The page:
Study quality of water resources at Orang Asli settlements, says JKOASM

The issue of pricing water is extremely sensitive but it’s an issue that is being revisited with increasing frequency as warnings of a looming global crisis over water scarcity grow louder. — AFP pic
The issue of pricing water is extremely sensitive but it’s an issue that is being revisited with increasing frequency as warnings of a looming global crisis over water scarcity grow louder. — AFP pic

KUALA LUMPUR, June 9 — Peninsular Malaysia Orang Asli Villages Network (JKOASM) has called on the relevant parties to study the cleanliness and quality of water resources in all 853 Orang Asli villages to prevent the ‘mysterious disease’ outbreak in Kuala Koh, Gua Musang, Kelantan, from recurring.

Its chairman, Tijah Yok Chopil, said the call was made following the fact that many Orang Asli settlements in Peninsular Malaysia still rely on water resources from rivers and water catchments areas from forests, the quality of which cannot be ascertained.

“A study on the quality of water resource should be made at least once every six months because many Orang Asli villages depend on water sources from the forest. Logging and mining activities in the forest have contaminated the water.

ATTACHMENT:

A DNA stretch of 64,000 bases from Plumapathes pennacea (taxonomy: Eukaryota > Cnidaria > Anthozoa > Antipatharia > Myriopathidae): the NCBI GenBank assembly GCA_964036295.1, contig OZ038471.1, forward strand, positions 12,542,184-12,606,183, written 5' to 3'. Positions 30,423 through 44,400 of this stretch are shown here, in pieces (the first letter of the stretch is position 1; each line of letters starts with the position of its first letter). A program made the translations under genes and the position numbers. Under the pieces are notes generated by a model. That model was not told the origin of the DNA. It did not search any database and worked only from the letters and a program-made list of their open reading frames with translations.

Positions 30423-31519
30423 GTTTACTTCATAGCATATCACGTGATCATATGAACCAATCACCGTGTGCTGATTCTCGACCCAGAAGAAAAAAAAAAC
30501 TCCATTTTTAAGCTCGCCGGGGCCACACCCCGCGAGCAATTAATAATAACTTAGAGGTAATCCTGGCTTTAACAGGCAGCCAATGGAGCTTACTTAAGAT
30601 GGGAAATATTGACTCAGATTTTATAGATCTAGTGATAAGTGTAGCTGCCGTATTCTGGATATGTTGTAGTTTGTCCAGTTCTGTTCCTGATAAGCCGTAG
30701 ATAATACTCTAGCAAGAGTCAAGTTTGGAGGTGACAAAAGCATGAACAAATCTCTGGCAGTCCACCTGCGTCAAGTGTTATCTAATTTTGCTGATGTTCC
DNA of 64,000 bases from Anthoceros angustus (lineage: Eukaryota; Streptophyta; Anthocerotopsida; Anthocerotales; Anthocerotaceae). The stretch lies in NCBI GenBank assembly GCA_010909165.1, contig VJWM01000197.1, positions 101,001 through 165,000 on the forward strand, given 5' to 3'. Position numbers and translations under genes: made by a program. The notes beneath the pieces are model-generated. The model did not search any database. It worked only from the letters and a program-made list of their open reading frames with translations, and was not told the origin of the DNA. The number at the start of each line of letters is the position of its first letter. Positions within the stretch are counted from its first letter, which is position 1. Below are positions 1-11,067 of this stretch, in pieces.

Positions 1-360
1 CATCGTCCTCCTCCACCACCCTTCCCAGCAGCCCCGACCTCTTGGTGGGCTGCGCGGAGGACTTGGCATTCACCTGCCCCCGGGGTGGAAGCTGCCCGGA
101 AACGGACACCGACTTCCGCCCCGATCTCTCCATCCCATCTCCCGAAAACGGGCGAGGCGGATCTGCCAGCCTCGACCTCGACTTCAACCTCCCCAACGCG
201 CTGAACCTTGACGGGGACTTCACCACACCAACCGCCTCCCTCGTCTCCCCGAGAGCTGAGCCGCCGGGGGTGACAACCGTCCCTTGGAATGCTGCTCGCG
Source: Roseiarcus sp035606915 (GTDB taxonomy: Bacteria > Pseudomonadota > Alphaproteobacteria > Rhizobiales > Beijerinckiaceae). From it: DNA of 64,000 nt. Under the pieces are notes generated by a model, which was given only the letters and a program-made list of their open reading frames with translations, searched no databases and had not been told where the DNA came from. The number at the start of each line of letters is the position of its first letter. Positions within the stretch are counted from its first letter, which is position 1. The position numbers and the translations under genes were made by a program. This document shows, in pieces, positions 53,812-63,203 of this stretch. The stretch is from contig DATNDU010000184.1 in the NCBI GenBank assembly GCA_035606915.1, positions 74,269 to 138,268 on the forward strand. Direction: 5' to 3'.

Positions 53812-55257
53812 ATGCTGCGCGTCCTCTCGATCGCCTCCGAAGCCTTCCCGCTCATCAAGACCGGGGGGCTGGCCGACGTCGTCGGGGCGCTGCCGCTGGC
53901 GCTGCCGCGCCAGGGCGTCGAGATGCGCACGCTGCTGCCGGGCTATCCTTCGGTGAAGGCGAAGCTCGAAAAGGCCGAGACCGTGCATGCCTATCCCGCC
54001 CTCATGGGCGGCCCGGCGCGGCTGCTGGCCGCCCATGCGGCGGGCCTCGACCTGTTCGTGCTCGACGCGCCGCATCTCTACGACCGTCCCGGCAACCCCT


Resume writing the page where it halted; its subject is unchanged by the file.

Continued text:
‘So far, I do not think any studies have been conducted on drinking water sources or the usage by the Orang Asli in any village, even if the village is using a well,” he told Bernama.

He said this when commenting on the recent outbreak of a ‘mysterious disease’ among the Batek Orang Asli community at Kampung Kuala Kroh, recently which claimed 14 lives.

Minister in the Prime Minister’s Department Senator P. Waytha Moorthy said two of the 14 deaths reported in Kuala Koh in the past month was due to pneumonia.

Commenting further, Tijah said the matter should be taken seriously as it was a rare incident which took place within a short-period and involved many victims.

“Why are villagers getting tuberculosis and pneumonia suddenly, what is the cause? Several studies have to be carried out accurately and don’t be too quick in giving statements,” he said.

Tijah had earlier admitted, there were deaths almost every month in several Orang Asli settlements believed due to cancer, however, he feared the cause of death actually stemmed from contaminated water resources. — Bernama